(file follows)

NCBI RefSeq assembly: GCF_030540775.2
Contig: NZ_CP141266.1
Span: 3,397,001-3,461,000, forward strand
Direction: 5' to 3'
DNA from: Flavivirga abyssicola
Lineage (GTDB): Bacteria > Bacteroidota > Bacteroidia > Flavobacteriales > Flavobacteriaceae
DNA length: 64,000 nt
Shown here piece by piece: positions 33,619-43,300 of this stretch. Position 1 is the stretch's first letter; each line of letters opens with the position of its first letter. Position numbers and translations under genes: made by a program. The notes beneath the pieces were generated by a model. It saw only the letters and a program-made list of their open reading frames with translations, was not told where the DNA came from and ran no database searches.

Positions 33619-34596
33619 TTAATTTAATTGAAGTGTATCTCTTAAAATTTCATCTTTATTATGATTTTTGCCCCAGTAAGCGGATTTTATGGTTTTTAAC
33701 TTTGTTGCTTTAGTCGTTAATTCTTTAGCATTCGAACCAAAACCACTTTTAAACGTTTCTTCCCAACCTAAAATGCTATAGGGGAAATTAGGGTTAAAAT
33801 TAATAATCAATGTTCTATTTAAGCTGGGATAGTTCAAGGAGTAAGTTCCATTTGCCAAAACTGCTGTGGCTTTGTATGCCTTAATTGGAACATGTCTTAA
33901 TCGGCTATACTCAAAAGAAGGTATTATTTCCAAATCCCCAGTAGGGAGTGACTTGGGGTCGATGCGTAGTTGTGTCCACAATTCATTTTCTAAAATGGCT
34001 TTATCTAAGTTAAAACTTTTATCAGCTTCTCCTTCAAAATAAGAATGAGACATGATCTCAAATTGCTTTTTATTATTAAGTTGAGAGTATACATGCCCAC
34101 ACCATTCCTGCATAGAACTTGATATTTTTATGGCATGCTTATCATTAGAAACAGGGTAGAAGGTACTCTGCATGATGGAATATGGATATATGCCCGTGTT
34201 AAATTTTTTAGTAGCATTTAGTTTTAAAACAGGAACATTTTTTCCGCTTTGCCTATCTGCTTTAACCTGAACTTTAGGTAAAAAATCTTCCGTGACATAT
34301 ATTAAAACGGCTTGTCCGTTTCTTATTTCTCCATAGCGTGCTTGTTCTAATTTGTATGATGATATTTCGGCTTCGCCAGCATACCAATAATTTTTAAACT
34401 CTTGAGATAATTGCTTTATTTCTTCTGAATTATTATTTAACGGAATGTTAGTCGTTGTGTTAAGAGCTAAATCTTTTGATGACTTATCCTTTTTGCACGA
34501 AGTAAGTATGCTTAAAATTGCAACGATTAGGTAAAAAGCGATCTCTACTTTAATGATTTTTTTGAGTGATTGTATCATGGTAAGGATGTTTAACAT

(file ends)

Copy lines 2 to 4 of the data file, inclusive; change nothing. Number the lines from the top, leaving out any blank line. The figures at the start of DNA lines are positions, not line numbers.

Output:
Contig: NZ_CP141266.1
Span: 3,397,001-3,461,000, forward strand
Direction: 5' to 3'